Tricia Sciortino: Yeah, so for my takeaway was probably when she talked about thinking about social media as being informative, that it’s not self-promoting, it’s information. You have a skillset, you have things to share, you have information to share, and that is just the vehicle with which you’re sharing that information. If you can look at it that way, then it’s easy to kind of put yourself out there.

 

Lisa Zeeveld: Yeah. So you have to ignore the trolls. The trolls get me. Hate the trolls. And then the fake accounts, like come on.

 

Tricia Sciortino: No. And the bots, stealers, identity thieves.

 

Lisa Zeeveld: Right.

 

Tricia Sciortino: Yes, they’re everywhere.

 

Lisa Zeeveld: Yes.

 

Tricia Sciortino: Yeah. We just ignore them.

 

Lisa Zeeveld: We ignore them. Okay. I’m learning. I’m learning.

 

Tricia Sciortino: Yeah. Yeah. How about you?

 

Lisa Zeeveld: It was actually something that you said. So you could have self-promoted right then and been like, “My takeaway.”

 

Tricia Sciortino: I mean, I was going to after you said, I’m going to let you say your thing and then I’m going to.

 

Lisa Zeeveld: Be humble, be humble. No, just that you said, “If you don’t self promote, then who is going to do the promotion for you?” And I think that there are times, and we kind of talked about regions where I can definitely promote myself and talk about it, but I tend to be on the opposite side of really not talking about my accolades and the things I have done. And so I just thought that was like a little good epiphany for me. And as I said during our time that you’ve taught me a lot, but I think that’s just a good reminder that in the appropriate setting to make sure that I do a little self-promotion. I brag a little.

 

Tricia Sciortino: Yeah. Like not at your neighborhood barbecue.

 

Lisa Zeeveld: Okay.

 

Tricia Sciortino: To her point.

 

Lisa Zeeveld: All of a sudden people are going to be writing in going tell her to shut up.

 

Tricia Sciortino: Like, “Well, let’s talk about finances.” Right. So yeah, know your audience. No, but I totally agree. We were kind of joking and talking about how I was going to make a comment about being self-promoting to say I liked my comment about being an advocate for yourself, but I really do believe if that’s the mindset more people can have then, then maybe it’s less of a hurdle to get over because I really do feel like we do have to advocate for ourselves. If we’re lucky, there are other people in our lives who do it for us or with us. But in most cases it’s not the case.

 

Lisa Zeeveld: Right.

 

Tricia Sciortino: And so you got to take care of you.

 

Lisa Zeeveld: Yeah.

 

Tricia Sciortino: You got to take care of number one.

 

Lisa Zeeveld: Well, and I think it’s good for our female listeners out there hearing this that it’s a lot harder for us to do than it is for our male counterparts. And that’s definitely a societal thing that I’m seeing change, especially in, I’ve got young adult children and they talk about it a lot and I think that’s a great thing. But I think as women, we also have to keep in mind that that it’s important for our careers, it’s important for our families, for us to do a little self-promoting.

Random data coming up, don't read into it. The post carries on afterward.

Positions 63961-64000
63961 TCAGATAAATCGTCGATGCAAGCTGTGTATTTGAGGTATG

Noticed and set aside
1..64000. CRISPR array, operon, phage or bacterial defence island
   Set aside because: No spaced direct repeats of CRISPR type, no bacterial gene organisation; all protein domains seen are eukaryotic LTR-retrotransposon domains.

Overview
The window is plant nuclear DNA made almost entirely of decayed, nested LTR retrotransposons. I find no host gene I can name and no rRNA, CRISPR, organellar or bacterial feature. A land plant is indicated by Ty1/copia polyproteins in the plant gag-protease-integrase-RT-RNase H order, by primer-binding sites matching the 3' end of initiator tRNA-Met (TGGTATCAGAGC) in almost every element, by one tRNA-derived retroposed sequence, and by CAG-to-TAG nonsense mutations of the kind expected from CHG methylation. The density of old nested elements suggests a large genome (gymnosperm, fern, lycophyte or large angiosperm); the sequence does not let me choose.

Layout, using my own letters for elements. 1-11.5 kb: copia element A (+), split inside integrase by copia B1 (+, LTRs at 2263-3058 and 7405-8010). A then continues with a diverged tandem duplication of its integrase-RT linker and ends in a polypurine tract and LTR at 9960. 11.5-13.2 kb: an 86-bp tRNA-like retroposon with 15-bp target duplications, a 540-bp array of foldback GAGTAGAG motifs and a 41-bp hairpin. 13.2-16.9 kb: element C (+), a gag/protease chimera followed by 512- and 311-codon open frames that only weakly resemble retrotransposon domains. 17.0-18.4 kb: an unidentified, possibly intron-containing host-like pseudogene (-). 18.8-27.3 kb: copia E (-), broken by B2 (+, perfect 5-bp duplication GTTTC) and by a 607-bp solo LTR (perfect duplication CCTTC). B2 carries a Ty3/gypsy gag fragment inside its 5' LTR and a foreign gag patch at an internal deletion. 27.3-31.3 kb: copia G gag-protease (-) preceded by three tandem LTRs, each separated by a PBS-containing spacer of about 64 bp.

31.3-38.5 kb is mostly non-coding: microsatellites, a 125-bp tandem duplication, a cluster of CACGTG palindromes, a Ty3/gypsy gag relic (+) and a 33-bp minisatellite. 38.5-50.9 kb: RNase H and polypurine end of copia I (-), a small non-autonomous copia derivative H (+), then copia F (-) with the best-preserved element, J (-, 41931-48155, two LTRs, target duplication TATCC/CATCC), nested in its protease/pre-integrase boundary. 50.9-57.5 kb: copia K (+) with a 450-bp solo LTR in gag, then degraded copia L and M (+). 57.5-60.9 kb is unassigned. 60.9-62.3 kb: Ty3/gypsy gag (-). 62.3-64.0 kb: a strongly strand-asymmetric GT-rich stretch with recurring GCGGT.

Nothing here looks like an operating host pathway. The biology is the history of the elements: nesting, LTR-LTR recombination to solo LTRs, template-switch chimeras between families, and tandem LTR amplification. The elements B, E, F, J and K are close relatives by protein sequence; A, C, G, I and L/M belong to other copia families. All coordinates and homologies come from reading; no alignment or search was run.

Tricia Sciortino: Yes.

 

Lisa Zeeveld: I want to be hugely successful. I’m going to say it right now.

 

Tricia Sciortino: Yes.

 

Lisa Zeeveld: That’s a goal of mine to be hugely successful.

 

Tricia Sciortino: Yes. And you are.

 

Lisa Zeeveld: And in order to do that, I need to be able to say, “I’m really good at this stuff. Y’all should listen to me.”

 

Tricia Sciortino: Yes, yes. Thor hammers for everyone.

 

Lisa Zeeveld: Yes. Thor hammers.

 

Tricia Sciortino: Who wants a hammer? Let’s go, ladies.

 

Lisa Zeeveld: Oh my gosh. That is absolutely amazing. Can we have that? I shouldn’t even promise it. I’m going to be quiet. I’m going to quiet.

 

Tricia Sciortino: I don’t know. I don’t know.

 

Lisa Zeeveld: There may be a contest in there somewhere.

 

Tricia Sciortino: We’ll get back to you.

 

Lisa Zeeveld: All right, guys. Well, as always, we have a download for you so that you can take your one next step. This week, Debby has offered to share a chapter from her book, The Art of Self-Promotion, and y’all, it is so good. So get the free chapter by subscribing to her leadership blog, using the link that’s in our show notes. You won’t regret it. Promise.

 

Tricia Sciortino: Yes. And the link to our show notes, if you want to have that link to get those awesome notes with the link to the chapter to her book, please text the phrase one next step to 31996, or visit onenextsteppodcast.com. You’ll get access to the resources. You’ll get access to the link, and the chapter in her book.

 

Tricia Sciortino: So thank you guys for joining us today. We will see you next week for another great episode of The One Next Step.

 

Lisa Zeeveld: That’s right. So start by making today count.

 

Speaker 2: Thanks for listening to One Next Step. Be sure to subscribe on Apple Podcasts or follow us on Spotify. Then join us next time for more practical business tips and tools to help you get more done, grow your business, and lead your team with confidence. For more episodes, show notes, and helpful resources visit onenextsteppodcast.com.